Confessions of a drinker student abroad

Wednesday, February 2, 2011

New Term and the Unkempt Tapestry

Whew, exams are over. Now just to wait two weeks to find out how it went. The new term isn't bad, my schedule is rough on mondays, but because of that I get fridays off all term, which is suweeeet! Finally a day when I can catch a train and go a touristing. I'm also studying nanomechanics this term, and I don't have to tell you how awesome that is. Bloody love it, although it's kind of disturbing to realize how far away from the original construction inspector I've come. Who knows what the future holds at this point, but I'm kind of curious to find out. Anyways, I won't bore you with details of the Lennard-Jones potential, or Chiral spun CNT's. Instead, here's a bit of writing I've been thinking about. Enjoy.


The Straw colored Hat; or, The Unkempt Tapestry

It was a January day in Wales... a typical day. The rain was falling as usual, the ground was soaked, as usual. The wind was blowing, as Welsh winds are wont to do. Today though was a day of particular fury for the Red Dragon's attack. It was no mere playful wind, or winter gust that swept the streets. This was something entirely new, a wind that whipped at your hair and pushed you back while you walked, tipped your bins, scattered your rubbish, stole your hats, and made your eyes water. It was in this wind that I saw the straw colored hat.

The hat was perched ever so daintily on the back of the blond girl's head, delicately resting where it should by all rights be battened down. There were no visible tie downs on the curious furnishment, instead it seemed perched there, determined to stay where it wanted, regardless of the weather. And when I looked into the eyes of this girl I could see clearly why. Her eyes were the color of the Pontcanna fields freshly covered with dew, sparkling on the cloudy day when all other eyes had turned bleak and cold.

The girl carried a cello in a white case, with a single daisy painted near the head. She couldn't have possibly been much larger than her instrument, and her shoulders sloped under it's weight. Still, the head was erect, the eyes beaming out in wonder at the world. I stopped in my tracks, unable to explain what I was doing. As my newly taken position lay in her path, she could not help but notice me. I made a weak gesture of greeting, stated my name, and inquired if I might buy her a cup of tea. She smiled at me, a smile that had seen a thousand sunsets, and a thousand more sunny fields.

Abigail, that was the mortal attempt at naming this splendid young woman, an attempt that fell far short of the intended mark. However, while it missed describing adequately the beauty in her eyes, it resonated deeply with what she had to say. We skipped straight over the standard pleasantries that so often drag down human interactions. Neither of us inquired about the weather, or the other's studies, family, welfare, or hobbies. Instead, we spent the next hour deeply discussing life, and beauty itself.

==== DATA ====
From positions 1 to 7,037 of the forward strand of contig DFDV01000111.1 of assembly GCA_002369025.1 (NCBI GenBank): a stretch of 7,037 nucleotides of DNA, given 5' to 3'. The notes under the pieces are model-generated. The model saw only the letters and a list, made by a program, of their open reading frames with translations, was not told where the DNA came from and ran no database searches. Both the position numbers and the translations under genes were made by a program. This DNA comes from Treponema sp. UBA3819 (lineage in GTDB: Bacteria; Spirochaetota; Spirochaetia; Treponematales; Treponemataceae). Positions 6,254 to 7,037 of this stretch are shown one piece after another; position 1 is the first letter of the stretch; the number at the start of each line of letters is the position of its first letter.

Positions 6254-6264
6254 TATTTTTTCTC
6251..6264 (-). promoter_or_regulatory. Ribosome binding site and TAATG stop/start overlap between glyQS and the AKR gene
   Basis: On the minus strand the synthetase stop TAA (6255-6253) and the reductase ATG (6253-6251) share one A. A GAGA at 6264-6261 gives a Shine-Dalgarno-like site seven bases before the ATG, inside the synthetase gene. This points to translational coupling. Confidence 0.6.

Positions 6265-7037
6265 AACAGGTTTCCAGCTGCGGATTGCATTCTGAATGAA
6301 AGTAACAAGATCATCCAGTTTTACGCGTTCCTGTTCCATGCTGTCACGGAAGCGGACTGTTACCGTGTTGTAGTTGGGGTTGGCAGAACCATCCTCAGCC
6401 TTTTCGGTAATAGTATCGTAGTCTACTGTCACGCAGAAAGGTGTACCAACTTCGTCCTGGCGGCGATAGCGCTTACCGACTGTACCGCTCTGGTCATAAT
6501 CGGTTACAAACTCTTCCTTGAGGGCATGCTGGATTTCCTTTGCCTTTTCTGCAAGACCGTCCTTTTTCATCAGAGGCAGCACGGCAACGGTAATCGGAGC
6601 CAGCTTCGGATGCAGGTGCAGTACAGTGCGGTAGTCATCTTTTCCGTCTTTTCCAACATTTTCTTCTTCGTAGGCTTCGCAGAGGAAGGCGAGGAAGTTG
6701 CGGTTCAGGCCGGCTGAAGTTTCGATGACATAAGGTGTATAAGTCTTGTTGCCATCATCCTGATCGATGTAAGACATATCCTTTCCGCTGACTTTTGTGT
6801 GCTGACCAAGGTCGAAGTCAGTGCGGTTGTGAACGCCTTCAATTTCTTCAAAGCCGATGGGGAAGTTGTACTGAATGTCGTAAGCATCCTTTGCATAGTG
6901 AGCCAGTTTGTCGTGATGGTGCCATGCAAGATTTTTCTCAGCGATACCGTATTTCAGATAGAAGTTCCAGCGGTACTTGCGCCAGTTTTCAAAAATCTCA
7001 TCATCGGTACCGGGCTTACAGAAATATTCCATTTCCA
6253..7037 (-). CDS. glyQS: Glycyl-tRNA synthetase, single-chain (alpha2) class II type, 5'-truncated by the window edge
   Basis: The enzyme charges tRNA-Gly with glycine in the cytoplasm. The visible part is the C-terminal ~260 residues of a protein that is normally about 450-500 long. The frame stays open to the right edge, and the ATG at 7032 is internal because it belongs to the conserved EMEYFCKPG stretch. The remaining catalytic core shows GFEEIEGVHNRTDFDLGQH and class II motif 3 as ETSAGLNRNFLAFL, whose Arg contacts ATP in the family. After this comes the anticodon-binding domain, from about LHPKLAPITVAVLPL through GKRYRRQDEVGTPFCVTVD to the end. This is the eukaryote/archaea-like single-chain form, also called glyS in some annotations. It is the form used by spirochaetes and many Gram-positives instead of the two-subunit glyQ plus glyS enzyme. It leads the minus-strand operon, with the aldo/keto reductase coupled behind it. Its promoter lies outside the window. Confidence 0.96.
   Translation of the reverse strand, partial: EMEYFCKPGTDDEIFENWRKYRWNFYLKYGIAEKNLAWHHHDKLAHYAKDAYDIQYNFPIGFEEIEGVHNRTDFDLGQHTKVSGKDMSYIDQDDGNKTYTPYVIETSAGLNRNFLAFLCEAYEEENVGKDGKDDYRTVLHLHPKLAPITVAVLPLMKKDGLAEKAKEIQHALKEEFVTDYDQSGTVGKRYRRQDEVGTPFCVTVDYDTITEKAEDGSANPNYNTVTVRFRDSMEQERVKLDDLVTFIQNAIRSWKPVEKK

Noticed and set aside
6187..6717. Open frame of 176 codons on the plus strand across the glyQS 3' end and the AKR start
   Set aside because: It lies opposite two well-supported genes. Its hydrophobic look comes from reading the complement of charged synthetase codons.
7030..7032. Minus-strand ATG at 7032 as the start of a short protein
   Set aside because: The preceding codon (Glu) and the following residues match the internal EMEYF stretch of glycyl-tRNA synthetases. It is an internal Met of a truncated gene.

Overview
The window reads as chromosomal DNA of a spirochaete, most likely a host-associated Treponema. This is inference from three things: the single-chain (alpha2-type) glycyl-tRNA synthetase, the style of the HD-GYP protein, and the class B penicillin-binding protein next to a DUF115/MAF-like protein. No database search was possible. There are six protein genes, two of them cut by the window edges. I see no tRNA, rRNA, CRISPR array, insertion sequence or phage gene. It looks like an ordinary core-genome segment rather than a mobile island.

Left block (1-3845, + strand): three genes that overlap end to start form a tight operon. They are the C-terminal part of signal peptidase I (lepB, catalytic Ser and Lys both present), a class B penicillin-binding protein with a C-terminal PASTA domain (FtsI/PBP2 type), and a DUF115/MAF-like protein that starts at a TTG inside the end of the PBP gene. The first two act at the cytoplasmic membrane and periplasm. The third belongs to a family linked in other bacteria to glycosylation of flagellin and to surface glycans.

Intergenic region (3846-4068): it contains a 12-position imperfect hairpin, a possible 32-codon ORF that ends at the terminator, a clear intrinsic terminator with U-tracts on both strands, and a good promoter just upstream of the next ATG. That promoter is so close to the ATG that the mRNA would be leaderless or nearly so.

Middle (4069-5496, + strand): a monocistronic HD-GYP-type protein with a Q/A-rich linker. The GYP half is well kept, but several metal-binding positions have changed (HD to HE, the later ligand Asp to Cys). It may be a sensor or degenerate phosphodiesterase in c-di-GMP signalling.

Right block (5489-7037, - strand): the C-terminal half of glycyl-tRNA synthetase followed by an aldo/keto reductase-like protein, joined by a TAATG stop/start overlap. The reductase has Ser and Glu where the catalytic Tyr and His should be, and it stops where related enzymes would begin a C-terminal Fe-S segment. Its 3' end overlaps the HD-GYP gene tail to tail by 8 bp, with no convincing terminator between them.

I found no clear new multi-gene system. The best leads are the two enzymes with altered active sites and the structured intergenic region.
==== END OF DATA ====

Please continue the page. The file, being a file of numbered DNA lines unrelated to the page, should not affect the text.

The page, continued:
I am an engineer, a practical man. I saw Cardiff for what it was, home to thousands of young people with far too much time, and desperately few inhibitions. It was a place that once held beauty, once represented greatness, now driven down until it was the home to a hundred seedy bars and clubs, each vying to bring in the most degenerate and wealthy crowd possible. It was wet, cold, dark, and dirty. Their drainage was poor, their pavements failing, and buildings crumbling. All the while I spoke she smiled patiently at me, until finally I simply stopped and waited for her reply.

She said very little, and I don't remember it word by word, but the spirit of it was a concept that grasped me so tightly I could never let it go. Cardiff, was humanity, at its best and its worst. Cardiff was where children went to grow into adults, they experience the violent extremes of ecstasy and remorse before emerging as a new individual. People came to Cardiff to find themselves, and ultimately it would not be done in bars and nightclubs, it would be done on Rugby pitches, on city sidewalks late at night, in dimly lit cafes. Cardiff was a tapestry, woven from frayed and untested threads. They strained and stretched themselves, but ultimately pulled together to form a beautiful pattern.

I still think of Abigail when I'm walking down the streets late at night. I think of her when I see someone carry a stranger to a cab, when the small birds whistle and sing in the early morning stillness, but most especially when it is dark, cloudy and windy, and some vestige of the beauty around me appears. Tonight it was a single Lily in a window. Th vase that housed it was plain, the flower itself quite small, but it was beauty, being kept and appreciated by someone who cherished what it represented, one tiny bit of light and beauty in a city struggling to find itself. It is then that I realize how the straw colored hat stood upright against the furious winds that day. It remained upright because it was beautiful that way, and it would never dare to disappoint someone who so loved beauty. Someone with a white cello case, with a single daisy painted on it, walking joyfully down a dirty sidewalk.

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